Sparky happily returns to his community. But, although lit again, Sparky finds that his new light source is too bright for the likes of a firefly, causing his neighbors to squint from the glare, and be woken from their slumber by the over-illumination beaming into their windows. They chase Sparky away, insisting he is not a firefly, but a “fake searchlight”. Sparky returns to the airport, as a rainstorm hits the area, Sparky hides in a sheltered corner, and bemoans that he is still just a nothing. Suddenly, he hears his name being called. It is the bookworm, who informs him that there has been a power outage at the airfield, and a plane flying through the storm is in trouble, as it can’t locate the field. “But what can I do?” asks Sparky. “Dumkoff”, responds the bookworm, reminding Sparky of his one-of-a-kind light. The little firefly struggles to gain altitude in the rising storm, but inch by inch rises to attempt to intercept the plane. Above, the plane’s windshield wipers work frantically to clear a view for the pilot and co-pilot to locate a place to land, but everything seems to be blackness, obscured by the driving rain and periodic lightning flashes. Suddenly, a small but strong light is observed. “We’re saved! There’s a beacon light. Follow it in”, shouts the captain. Flying ahead, Sparky leads the plane straight to the airfield, where a cheering ground crew rejoice and hail the praises of the insect who saved the day. A ticker tape parade occurs for the little hero (reusing one background from Heckle and Jeckle’s “The Rainmakers”), and Sparky receives a special position of honor. Atop the Empire State Building, a new beacon begins service to provide guidance to all aircraft. A close shot reveals it is Sparky, riding on a tiny tricycle around the perimeter rim of a circular mirror positioned on the tip of the building’s flagpole, his tail flashlight providing a rotating light to all the planes passing the vicinity. The bug happily smiles to the camera, for the fade out.

Three more seasons of “seasons”, next time.


  • Pity you couldn’t include links to the three Warner Bros. cartoons. I remember them all as being pretty funny, certainly more so than anything the Terry Bears ever appeared in — not but that I don’t appreciate getting four Terrytoons in the same post. Papa Terry Bear’s ineptitude in the do-it-yourself realm was surpassed only by that of Lantz’s Papa Beary a decade later; I find the Terry Bears’ antics a lot easier to take, by comparison, but still….

    The denouement of “Papa’s Little Helpers” reminds me of that of the 1942 Terrytoon “Happy Circus Days”, where the little boy and his dog, having sampled all the circus has to offer, decide to go to the movies instead. Why stay at home and watch a mouse soprano sing “Carry Me Back to Old Virginny” on the Corny Concert Hour? Maybe the movie theatre is showing the Mighty Mouse cartoon “The Perils of Pearl Pureheart”, in which she does the very same thing.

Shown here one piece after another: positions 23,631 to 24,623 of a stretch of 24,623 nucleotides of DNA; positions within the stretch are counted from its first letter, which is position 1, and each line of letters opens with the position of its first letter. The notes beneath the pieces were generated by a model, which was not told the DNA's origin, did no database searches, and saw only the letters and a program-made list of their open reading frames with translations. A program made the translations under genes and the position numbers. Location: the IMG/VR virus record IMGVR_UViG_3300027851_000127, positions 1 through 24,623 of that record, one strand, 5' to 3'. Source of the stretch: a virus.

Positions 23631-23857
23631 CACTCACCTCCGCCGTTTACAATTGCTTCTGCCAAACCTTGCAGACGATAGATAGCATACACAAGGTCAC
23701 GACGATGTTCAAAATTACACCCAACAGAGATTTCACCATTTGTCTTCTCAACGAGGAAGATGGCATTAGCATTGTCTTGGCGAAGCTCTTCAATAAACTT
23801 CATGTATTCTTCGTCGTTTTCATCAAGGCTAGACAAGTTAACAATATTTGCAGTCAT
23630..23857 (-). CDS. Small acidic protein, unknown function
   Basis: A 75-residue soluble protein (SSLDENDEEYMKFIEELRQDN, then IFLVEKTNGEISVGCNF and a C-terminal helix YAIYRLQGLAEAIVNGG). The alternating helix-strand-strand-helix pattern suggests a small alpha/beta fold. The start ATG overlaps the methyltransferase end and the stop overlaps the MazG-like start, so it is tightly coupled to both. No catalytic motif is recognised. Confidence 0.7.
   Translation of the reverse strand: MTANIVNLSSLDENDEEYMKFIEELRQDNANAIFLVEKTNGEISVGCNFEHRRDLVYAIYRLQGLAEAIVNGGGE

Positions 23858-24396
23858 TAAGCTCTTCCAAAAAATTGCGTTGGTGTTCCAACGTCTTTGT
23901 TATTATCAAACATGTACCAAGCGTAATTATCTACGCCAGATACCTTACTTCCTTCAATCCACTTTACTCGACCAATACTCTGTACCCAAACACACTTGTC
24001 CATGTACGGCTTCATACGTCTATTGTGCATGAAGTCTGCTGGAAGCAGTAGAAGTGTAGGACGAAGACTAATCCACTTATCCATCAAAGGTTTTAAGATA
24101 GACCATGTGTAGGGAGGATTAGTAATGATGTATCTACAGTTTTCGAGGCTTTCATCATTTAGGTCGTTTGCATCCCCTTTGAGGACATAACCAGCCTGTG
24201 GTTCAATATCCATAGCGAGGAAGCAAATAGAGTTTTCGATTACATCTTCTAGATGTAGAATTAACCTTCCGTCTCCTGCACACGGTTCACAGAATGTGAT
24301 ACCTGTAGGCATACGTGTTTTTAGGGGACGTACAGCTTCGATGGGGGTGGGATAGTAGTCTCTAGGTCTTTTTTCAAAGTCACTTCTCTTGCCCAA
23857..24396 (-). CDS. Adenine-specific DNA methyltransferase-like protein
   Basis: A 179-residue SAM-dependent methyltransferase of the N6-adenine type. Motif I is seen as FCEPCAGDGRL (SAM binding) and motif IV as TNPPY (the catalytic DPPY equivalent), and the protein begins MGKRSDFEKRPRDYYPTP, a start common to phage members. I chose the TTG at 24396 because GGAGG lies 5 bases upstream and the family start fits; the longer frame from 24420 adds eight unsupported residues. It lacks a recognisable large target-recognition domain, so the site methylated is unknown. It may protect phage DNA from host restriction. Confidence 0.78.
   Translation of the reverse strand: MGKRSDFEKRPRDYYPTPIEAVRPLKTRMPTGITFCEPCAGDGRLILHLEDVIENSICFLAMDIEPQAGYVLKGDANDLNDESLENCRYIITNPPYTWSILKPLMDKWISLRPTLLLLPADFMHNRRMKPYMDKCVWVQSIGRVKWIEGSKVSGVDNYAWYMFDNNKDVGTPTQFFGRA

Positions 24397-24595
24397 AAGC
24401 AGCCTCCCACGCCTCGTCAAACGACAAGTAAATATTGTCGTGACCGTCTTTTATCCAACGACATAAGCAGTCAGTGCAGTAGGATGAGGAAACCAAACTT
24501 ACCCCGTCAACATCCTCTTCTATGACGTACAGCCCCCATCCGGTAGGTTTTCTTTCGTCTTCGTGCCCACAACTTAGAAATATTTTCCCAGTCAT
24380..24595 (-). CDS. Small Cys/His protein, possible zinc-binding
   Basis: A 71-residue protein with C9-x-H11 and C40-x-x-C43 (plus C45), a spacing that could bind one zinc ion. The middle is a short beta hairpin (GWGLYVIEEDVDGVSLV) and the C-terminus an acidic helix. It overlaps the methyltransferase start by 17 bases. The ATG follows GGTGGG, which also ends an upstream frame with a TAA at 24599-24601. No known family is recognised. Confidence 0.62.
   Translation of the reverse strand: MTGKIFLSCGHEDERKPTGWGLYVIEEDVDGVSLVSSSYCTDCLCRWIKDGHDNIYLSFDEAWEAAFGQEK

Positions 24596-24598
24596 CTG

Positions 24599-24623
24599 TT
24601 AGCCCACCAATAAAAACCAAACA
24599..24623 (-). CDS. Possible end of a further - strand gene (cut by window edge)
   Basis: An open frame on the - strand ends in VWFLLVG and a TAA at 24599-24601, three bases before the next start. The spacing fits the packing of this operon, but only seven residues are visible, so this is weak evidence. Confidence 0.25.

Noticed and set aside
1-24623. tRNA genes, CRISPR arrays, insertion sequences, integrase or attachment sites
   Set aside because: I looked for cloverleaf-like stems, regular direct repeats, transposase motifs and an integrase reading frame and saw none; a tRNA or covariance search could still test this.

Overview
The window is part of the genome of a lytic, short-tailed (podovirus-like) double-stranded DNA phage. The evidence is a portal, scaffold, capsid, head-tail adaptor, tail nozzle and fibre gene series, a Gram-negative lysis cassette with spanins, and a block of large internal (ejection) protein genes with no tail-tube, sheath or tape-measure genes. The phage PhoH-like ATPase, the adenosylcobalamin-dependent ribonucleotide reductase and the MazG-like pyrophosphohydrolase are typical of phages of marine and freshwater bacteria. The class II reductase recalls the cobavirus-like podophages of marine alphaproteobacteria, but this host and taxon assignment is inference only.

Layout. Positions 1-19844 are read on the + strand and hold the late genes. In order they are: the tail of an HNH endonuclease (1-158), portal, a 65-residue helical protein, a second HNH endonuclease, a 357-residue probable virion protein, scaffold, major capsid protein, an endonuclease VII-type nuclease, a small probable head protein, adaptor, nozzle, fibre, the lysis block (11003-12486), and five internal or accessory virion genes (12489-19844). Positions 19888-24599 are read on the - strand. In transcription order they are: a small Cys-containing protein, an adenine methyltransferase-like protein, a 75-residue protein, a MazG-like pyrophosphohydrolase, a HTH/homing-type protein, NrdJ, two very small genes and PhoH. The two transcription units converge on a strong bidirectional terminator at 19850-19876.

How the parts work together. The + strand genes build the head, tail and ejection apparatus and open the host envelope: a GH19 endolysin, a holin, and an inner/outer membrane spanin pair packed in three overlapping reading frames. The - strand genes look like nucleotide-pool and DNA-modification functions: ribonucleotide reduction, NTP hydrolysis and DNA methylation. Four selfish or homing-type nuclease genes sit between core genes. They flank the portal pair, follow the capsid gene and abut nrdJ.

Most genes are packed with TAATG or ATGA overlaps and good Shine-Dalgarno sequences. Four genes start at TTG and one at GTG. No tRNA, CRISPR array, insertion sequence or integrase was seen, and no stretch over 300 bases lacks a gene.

I can’t help but feel sorry for poor Sparky the Firefly. His reward for saving the airplane is… being forced to ride a tricycle in tiny circles on top of the world’s tallest building for all eternity? Sounds like a hellish punishment to me.

    Where did that “Weather Bears” title card come from? There’s no Terrytoon by that name.

  • I’d never seen the original lobby card for “Cracked Quack” until now and it’s the first time I’ve seen one where the image has absolutely nothing to do with anything that happens in the short itself.

  • “A Cat’s Tale” (Terrytoons, Mighty Mouse, 1951 — Mannie Davis, dir.) begins with three mice chasing a frightened cat into his home, where he locks and bolts the door securely behind him. “I suppose you’re wondering why I’m afraid of mice,” he tells the viewers. “Well, you would be, too, if you knew what happened. It all started many years ago on a dark, stormy night….” In a flashback we see the shadow of a furtive figure in a peaked hat carrying a bundle through the driving rain. The figure comes to a door, knocks on it with a green, clawed hand, deposits the bundle on the doorstep and departs. A middle-aged mouse couple opens the door and finds a basket containing a baby mouse, whom they decide to adopt. As with Superman and the Kents, the infant immediately displays super strength and speed, and in time he grows up to become Mighty Mouse, the scourge of cats everywhere.

    This version of the hero’s origin story leaves several questions unanswered. Who is the shadowy figure with the basket? How did he or she get his or her green, clawed hands on baby Mighty Mouse in the first place? And how can anyone cast a shadow on a dark and stormy night?

  • Getting up for a drink of water in the middle of the night was, of course, cartoon shorthand for nocturnal micturition back in the day. But I suppose a yellow plume appearing around Bugs’ ears wouldn’t have flown back then… ;D

  • “The Mechanical Bird” (Terrytoons, Aesop’s Fables, 1952 — Eddie Donnelly, dir.) retells the same Hans Christian Andersen story as the 1935 Harman-Ising Happy Harmony “The Chinese Nightingale”, but more succinctly. A king is devoted to his pet nightingale, until he receives a gift of a mechanical songbird that monopolises his attention. Feeling neglected, the nightingale leaves the palace. When the mechanical bird breaks down, the king notices the nightingale’s absence and pines away for it. The king appears to the bird in a vision and begs it to return to him, and it does — as it happens, through a raging thunderstorm, even getting struck by lightning on the way.

    • I remember that one. It and Joe Glow the Firefly used to air a lot when I was a child.